Understanding Cellular Automata
Usually represented in the form of a grid with flickering lights, cellular automata evolve over time using habitually very simple rules. Yet, they can somehow produce extremely complex behaviors...
A cellular automaton is a mathematical system that can be represented in the form of a table. The cells in the table typically only have two possible state : on or off corresponding to : alive or dead.Example table : alive cells are white, dead cells are grey.
Calculating if a cell is dead or alive : To know if a cell is dead or alive we'll first need to define it's neighborhood. What's a neighborhood ? It corresponds to the cells that we consider are neighbors to our cell. In a cellular automaton, the state of a cell will depend on the state of its neighbors. So, to calculate the state of our cell, we first need to define who are its neighbors. Usually, we'll pick relative positions corresponding to adjacent cells.Different possible neighborhood examples : neighboors of the white cell are colored in blue.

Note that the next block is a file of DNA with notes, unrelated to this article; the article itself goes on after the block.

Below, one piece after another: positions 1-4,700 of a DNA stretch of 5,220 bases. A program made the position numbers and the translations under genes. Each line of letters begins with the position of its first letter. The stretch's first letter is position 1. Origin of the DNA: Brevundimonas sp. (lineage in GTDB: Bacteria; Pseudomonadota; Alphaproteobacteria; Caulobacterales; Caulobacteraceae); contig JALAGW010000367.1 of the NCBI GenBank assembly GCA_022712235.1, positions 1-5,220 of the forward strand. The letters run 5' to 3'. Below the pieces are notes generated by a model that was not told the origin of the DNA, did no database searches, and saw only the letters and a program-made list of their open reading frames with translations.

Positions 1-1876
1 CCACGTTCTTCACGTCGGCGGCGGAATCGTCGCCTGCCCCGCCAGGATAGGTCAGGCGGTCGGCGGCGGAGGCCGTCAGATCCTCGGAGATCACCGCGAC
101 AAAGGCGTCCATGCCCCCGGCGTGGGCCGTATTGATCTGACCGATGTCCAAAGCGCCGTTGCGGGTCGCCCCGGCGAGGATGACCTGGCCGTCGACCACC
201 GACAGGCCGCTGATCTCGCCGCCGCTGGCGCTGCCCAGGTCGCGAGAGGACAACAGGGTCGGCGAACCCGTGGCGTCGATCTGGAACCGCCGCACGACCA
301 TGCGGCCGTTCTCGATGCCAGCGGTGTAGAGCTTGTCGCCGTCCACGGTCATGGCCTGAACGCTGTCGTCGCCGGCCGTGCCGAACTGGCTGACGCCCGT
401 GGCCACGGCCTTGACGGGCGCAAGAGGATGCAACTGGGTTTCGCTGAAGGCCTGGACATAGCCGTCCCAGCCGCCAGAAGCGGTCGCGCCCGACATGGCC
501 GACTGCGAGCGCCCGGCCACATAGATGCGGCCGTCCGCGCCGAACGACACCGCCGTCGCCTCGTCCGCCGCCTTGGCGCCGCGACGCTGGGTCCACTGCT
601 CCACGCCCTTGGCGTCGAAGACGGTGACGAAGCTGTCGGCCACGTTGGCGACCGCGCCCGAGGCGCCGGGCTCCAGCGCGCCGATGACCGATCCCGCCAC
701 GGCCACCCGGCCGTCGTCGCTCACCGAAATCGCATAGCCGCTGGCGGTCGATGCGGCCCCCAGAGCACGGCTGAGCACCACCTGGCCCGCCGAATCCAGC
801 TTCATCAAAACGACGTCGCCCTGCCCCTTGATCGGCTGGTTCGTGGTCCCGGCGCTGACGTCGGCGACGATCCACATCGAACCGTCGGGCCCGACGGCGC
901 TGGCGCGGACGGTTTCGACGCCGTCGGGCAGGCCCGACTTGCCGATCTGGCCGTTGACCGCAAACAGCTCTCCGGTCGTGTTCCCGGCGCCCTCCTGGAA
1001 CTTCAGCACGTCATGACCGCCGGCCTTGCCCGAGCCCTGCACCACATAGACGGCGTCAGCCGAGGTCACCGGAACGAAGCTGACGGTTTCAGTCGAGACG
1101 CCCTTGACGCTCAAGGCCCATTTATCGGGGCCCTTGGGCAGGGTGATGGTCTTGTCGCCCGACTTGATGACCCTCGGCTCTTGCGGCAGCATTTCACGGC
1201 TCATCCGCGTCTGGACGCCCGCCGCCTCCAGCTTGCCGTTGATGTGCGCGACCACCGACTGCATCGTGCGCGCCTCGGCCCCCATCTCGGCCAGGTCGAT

For every step of our simulation, each cell will simultaneously calculate it's next state depending on if it's neighbors are dead or alive. In simpler cellular automata, each cell will simply add up its neirboring alive cells and depending on a set threshhold will become alive or stay dead. In Conway's Game of Life, the most famous cellular automaton :
- An alive cell with 2 or 3 alive neighbors, stays alive.
- A dead cell with 3 alive neighbors, is colonised (becomes alive).
- All other cells stay dead or die.
Despite their simple rules, cellular automata can produce extremely complex behaviors, that can result in chaotic or organised structures.Elementary cellular automata
Some might see in cellular automata an allegory of our own universe. The arguably simple and universal laws of physics allow objects (cells) to interact and produce complexe results. They are also incredibly fun to interact with and watch.